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Home>UPDATE: Giving your money away when you die: 10 questions to ask

UPDATE: Giving your money away when you die: 10 questions to ask

UPDATE: Giving your money away when you die: 10 questions to ask


By Jonathan Clements

Get a will, investigate charities and more

Haven't given much thought to estate planning and charitable giving? Here are 10 questions to jumpstart your thinking:

1. Can you afford to give away money (http://www.humbledollar.com/money-guide/now-or-later/) now? You shouldn't gift large sums to your children or charity unless you're confident you have enough for your own retirement. There's no limit on gifts to charity, though your annual tax deduction may be capped. For gifts to family members, you might take advantage of the annual gift-tax exclusion, currently $14,000.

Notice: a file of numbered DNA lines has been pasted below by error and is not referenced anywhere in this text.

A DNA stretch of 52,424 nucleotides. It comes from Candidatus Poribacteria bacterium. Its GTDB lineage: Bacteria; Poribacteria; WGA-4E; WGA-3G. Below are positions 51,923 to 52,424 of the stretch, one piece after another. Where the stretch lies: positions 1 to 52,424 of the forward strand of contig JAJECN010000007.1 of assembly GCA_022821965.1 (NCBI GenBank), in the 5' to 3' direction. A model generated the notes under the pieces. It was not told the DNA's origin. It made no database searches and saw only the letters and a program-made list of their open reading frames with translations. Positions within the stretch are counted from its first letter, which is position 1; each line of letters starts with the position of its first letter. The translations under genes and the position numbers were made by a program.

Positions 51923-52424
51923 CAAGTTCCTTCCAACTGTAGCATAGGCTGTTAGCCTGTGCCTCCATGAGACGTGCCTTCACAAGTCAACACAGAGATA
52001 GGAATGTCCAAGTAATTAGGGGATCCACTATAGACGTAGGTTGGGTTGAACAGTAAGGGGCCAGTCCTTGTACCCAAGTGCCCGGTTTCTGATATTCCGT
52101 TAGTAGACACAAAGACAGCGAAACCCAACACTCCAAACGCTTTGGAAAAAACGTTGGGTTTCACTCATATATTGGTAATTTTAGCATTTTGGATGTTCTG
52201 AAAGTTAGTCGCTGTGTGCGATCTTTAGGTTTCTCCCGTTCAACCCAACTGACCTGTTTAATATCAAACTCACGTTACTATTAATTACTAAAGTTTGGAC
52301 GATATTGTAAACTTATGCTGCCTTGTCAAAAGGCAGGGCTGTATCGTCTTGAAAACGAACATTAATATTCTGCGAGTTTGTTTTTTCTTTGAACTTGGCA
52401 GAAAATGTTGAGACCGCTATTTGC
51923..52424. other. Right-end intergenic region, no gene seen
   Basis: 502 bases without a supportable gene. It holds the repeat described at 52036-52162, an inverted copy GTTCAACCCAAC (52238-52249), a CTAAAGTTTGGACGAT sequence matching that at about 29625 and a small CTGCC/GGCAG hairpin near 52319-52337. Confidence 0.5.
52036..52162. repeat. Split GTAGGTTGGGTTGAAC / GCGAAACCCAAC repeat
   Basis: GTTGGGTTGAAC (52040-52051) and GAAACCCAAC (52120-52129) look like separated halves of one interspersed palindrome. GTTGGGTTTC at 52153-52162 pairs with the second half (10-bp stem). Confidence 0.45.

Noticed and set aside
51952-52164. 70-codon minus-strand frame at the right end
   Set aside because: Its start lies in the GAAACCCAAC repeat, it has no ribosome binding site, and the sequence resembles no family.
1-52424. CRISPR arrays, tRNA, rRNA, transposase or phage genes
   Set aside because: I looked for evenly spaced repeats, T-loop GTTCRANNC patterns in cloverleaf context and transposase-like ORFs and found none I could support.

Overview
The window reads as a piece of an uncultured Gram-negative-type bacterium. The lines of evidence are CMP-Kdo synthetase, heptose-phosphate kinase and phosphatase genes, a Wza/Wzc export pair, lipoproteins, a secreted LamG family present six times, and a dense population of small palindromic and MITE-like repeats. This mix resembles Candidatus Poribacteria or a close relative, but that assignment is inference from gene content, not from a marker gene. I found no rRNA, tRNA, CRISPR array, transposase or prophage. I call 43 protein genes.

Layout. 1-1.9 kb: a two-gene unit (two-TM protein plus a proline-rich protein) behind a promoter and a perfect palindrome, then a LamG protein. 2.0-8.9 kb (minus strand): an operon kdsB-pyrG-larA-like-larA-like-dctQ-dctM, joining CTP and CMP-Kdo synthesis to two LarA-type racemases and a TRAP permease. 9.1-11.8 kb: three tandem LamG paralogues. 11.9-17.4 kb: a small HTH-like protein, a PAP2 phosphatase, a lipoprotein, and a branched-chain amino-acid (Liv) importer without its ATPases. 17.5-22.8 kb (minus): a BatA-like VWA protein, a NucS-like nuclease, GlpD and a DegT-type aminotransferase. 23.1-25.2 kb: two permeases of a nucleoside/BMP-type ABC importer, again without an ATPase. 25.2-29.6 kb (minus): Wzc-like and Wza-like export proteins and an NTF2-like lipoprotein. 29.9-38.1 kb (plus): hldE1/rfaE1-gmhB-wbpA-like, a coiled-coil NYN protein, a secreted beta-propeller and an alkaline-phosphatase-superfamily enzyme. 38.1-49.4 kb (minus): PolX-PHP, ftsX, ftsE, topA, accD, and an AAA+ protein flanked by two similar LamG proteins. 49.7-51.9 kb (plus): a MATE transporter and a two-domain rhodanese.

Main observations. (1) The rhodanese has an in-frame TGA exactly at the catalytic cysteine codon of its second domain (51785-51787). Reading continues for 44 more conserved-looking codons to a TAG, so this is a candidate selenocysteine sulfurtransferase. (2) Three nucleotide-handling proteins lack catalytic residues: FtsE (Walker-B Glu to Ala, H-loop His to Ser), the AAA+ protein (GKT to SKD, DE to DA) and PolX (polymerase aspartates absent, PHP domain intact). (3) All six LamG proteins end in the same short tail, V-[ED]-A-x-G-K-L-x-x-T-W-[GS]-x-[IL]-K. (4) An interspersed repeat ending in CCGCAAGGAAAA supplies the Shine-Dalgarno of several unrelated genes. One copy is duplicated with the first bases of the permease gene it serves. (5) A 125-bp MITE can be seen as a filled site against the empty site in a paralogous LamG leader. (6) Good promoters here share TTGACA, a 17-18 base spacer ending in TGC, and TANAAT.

2. Do you have the right beneficiaries listed on your retirement accounts and life insurance? Your individual retirement account and employer's retirement plan might hold the bulk of your savings, so it's crucial these accounts pass to the right folks (http://www.humbledollar.com/money-guide/beneficiary-designations/).

3. At the end of your life, who do you want to make medical decisions on your behalf and how far would you like doctors to go in attempting to prolong your life? You should codify these wishes (http://www.humbledollar.com/money-guide/durable-powers-of-attorney/) in a health care power of attorney and living will.

4. Do you have a will (http://www.humbledollar.com/2017/10/giving-10-questions-ask/)? According to a 2016 Gallup survey, just 44% of U.S. adults have one.

5. Are you worrying unnecessarily about federal estate taxes? Thanks to today's $5.49 million estate tax exclusion, IRS statistics suggest just one out of every 530 deaths will likely trigger federal estate taxes (http://www.humbledollar.com/money-guide/federal-estate-taxes/). Indeed, you should review your estate plan if it was designed to avoid federal estate taxes--but was drawn up before the sharp increase in the federal estate tax exclusion since 2001, when the exclusion stood at just $675,000.

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